3D printing opens new horizons in surgery and rehab medicine
Three-dimensional (3D) printing shows promise in elucidating answers in the management of complex birth defects, assists in the planning of complex surgical procedures and facilitates stroke rehabilitation, but is beset with various challenges.
“Having a 3D printer in the healthcare setting could be a promising approach for planning surgeries, educating patients, families or medical trainees, or creating personalized implants. The use of 3D models that mimic tissue consistency can help clinicians practice how to use a new device or perform new surgical methods. It can also help clinicians communicate more easily with patients and their families,” said Dr Deepa Prasad from Cardon Children’s Medical Center, Mesa, Arizona, US and Professor Michiko Watanabe from Rainbow Babies and Hospital, Cleveland, Ohio, US. [Birth Defects Res 2018, doi: 10.1002/bdr2.1367]
Investigators from New York University (NYU), New York, US recently designed personalized microtia surgical models using 3D printers and open source software platforms – an advancement over current surgical guide using a two-dimensional (2D) drawing of the contralateral ear. (Figure 1) [Birth Defects Res 2018, doi: 10.1002/bdr2.1345]
“Microtia is a defect where the external ear is misshapen or missing and is usually part of a complex disorder such as Treacher Collins syndrome. Almost 90 percent of cases are unilateral. Hence, a 3D-printed external ear can be fashioned using a mirror image of the normal ear,” the investigators explained.
In the management of congenital heart defects, conventional diagnostic imaging provides only 2D representations of the complex cardiovascular anatomy. 3D visualization techniques allow easier surgical planning for patients with complex congenital heart diseases.
After image acquisition, a 3D render is produced using a software for segmentation.
The 3D render is then converted to a 3D printable file for additive manufacturing and 3D printing. The models are then ready for use after post-processing.
(Figure 2) [Birth Defects Res 2018, doi: 10.1002/bdr2.1370]
In Hong Kong, experts at the Chinese University of Hong Kong (CUHK) recently developed a soft robotic hand using silicone 3D printing technology to facilitate rehabilitation after stroke. “The soft robotic hand can be tailor-made according to the size of the patient’s fingers and palms,” said investigator Professor Raymond Tong of the Department of Biomedical Engineering, CUHK.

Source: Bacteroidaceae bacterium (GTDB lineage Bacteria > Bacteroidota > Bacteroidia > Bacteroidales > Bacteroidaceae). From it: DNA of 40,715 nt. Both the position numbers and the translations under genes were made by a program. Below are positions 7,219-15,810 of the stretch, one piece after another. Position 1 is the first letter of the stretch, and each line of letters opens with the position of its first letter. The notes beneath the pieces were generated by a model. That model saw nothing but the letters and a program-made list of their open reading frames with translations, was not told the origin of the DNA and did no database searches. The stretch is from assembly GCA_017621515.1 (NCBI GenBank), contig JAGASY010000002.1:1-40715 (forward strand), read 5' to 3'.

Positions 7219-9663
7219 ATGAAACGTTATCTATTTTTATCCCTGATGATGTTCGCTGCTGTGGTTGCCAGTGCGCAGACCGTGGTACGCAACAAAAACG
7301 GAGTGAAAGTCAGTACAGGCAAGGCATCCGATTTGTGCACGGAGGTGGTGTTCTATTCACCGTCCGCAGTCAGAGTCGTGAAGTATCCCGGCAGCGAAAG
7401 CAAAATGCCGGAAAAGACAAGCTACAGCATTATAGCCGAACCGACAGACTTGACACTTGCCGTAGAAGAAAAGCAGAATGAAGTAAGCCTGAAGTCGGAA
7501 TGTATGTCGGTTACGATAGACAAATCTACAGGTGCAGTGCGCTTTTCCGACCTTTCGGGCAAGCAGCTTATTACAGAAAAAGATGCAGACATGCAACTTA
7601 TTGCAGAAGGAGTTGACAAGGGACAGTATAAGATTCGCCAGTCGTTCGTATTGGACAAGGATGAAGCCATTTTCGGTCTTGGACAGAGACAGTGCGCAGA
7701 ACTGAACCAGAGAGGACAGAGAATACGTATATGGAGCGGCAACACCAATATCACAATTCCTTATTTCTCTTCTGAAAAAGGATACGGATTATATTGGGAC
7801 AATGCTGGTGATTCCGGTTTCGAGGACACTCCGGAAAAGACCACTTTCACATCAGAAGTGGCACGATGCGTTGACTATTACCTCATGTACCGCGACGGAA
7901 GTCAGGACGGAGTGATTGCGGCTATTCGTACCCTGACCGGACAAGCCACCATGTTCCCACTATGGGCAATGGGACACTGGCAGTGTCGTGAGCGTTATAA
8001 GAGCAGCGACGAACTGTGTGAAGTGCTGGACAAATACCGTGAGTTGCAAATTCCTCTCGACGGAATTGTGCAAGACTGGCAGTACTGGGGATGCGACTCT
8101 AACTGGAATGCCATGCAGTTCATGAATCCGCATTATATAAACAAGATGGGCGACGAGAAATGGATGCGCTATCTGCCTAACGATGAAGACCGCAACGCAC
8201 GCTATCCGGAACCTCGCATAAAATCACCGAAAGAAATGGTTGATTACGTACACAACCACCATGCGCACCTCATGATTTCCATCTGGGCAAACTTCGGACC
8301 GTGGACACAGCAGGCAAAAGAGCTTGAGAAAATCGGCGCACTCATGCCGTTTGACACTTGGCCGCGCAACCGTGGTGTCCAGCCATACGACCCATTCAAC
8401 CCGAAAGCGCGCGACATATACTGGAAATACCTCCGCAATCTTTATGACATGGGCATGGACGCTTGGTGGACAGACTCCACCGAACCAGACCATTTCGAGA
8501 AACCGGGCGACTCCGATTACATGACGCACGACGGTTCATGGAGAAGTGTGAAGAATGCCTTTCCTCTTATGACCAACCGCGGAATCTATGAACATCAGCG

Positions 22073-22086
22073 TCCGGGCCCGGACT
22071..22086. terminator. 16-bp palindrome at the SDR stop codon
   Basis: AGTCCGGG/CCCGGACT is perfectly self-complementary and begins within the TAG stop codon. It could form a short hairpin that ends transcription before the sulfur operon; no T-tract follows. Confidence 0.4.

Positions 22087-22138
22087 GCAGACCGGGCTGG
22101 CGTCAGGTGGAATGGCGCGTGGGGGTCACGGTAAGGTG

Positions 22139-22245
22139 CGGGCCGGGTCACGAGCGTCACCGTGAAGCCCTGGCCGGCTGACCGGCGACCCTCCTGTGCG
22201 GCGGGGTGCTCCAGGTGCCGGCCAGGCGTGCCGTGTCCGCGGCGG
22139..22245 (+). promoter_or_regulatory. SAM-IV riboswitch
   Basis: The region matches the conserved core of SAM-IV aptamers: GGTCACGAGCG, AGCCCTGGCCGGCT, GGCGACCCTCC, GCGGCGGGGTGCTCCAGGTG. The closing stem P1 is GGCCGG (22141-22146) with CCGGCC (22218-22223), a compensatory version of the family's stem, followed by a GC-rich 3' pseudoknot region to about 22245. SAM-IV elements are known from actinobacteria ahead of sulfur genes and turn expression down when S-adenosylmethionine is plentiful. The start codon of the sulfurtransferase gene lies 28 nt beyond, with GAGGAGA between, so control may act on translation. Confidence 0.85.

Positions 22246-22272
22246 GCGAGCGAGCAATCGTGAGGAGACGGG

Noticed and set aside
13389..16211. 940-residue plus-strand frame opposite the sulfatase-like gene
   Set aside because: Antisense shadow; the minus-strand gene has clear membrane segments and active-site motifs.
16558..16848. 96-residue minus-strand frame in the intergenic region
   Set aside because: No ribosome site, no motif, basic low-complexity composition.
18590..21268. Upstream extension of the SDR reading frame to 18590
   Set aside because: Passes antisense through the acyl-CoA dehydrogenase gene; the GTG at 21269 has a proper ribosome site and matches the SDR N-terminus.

Other teams at CUHK have also applied 3D printing in personalized planning of left atrial appendage occlusion in a patient with challenging cardiac anatomy and open repair of descending thoracic aortic aneurysm in a patient with significant facial deformities and a difficult airway, respectively. [MIMS Doctor August 2016; Br J Anaesth 2018, doi: 10.1016/j.bja.2018.04.030]
“3D printing for the construction of medical implants will move toward patient-specific designs. For this technology to be effectively translated into the clinical setting, advancements have to be achieved with superior mechanical and biological functions that are coupled with minimum complications,” said Dr Sameera Wickramasinghe and colleagues from Case Western Reserve University, Cleveland, Ohio, US. [Birth Defects Res 2018, doi: 10.1002/bdr2.1352]
One of the greatest risks associated with the use of medical implants generated from 3D printing is the formation of hard-to-treat biofilms that lead to infections. It is therefore important to explore the characteristics of materials being used in medical implants and eventually design anti-infective materials. [Birth Defects Res 2018, doi: 10.1002/bdr2.1352]